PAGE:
Regardless of my seemingly extensive research, my response was shallow. He kindly accepted my sophomoric answer. Following the audience, my dissatisfied response didn’t go away. What is the basis for this design? For years afterwards, I offered insufficient hindsight answers. To design spiritual centres and gardens for meditation and healing, I needed firm physical, mental, emotional and spiritual foundation. Having neither, I set off to find such basis. But where?

While classical texts on garden-making say study works of accomplished garden masters, I was particularly drawn to those also distinguished as spiritual teachers. Zen teacher Muso Soseki, designer of Kyoto’s Saiho-ji Gardens said:

There are people for whom landscape sustains their search for truth – this is truly noble, for there is no distinction between love of landscape and a search for truth. These people will see the great earth of mountains, rivers, trees and stones in their changing appearances through the four seasons – as means to search for truth in their making a garden.

I began to see that His Holiness' question profoundly linked spiritual inquiry with the practice of designing gardens, making design of landscape integral to a spiritual path. As a Buddhist, this would lead me to spiritual texts such as the Mahavastu of the Mahasanghikas, Lalitavistara, Uttaratantra of Maitreya, Prajna-paramita, Avatamsaka and Vimalakirti Sutras, profoundly connecting qualities of a Buddha and Bodhisattva with landscape.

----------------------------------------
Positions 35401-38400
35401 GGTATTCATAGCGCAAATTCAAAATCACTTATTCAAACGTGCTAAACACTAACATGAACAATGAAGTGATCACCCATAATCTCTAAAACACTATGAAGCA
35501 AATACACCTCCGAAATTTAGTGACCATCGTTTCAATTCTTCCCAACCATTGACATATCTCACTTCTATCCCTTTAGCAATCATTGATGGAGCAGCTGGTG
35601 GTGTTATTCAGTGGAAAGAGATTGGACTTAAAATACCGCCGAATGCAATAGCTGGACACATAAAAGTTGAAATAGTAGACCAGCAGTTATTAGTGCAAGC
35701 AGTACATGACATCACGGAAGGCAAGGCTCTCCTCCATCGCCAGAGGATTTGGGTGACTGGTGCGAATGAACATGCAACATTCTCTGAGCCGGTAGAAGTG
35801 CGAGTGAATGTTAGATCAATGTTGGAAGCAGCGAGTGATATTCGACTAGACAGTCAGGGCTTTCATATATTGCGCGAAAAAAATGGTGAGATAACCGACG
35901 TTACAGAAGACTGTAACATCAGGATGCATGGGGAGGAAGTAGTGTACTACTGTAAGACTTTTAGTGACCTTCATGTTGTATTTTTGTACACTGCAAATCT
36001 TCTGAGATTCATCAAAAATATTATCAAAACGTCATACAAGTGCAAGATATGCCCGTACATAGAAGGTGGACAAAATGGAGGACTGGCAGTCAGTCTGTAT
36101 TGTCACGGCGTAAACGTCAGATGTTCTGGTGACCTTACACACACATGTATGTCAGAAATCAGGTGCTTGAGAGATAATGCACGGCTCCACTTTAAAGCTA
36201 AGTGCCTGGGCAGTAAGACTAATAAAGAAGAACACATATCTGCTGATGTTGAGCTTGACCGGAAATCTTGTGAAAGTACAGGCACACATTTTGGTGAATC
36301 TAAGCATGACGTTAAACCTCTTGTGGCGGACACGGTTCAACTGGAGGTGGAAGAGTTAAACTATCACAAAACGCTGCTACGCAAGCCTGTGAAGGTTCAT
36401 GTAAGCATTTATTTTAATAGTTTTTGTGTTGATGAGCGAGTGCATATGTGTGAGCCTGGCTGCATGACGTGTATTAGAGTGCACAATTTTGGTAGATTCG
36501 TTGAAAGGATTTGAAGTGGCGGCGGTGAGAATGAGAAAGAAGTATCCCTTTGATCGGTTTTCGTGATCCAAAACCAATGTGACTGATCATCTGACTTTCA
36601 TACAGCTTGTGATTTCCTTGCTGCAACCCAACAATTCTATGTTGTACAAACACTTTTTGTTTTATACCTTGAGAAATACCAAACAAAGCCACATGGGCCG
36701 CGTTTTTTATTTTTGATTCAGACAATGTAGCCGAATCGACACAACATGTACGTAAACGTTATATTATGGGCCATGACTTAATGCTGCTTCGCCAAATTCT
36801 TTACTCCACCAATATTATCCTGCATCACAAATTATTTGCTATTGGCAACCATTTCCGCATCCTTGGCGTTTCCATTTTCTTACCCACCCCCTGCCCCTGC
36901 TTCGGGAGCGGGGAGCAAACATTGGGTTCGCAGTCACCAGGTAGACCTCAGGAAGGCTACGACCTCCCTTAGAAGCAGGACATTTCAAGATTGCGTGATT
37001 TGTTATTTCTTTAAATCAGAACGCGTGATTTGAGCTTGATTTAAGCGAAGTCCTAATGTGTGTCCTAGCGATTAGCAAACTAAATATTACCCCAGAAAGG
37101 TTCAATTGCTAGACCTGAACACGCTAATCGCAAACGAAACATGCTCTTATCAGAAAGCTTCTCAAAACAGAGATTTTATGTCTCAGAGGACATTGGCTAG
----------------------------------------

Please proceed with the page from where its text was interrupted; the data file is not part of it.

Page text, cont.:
In Buddhist discourse, landscape is as much part of the Buddha and Bodhisattva as their own skin and bones; indistinguishable from their own purified five aggregates (form-feeling-perception-compositional factors-consciousness). Not only would their gardens be source of inspiration, their teachings could reveal profound spiritual paths showing how they learned to do what they did. Going as deeply to the source of these designs would teach me the means for expressing landscape as spiritual practice, the truth of design.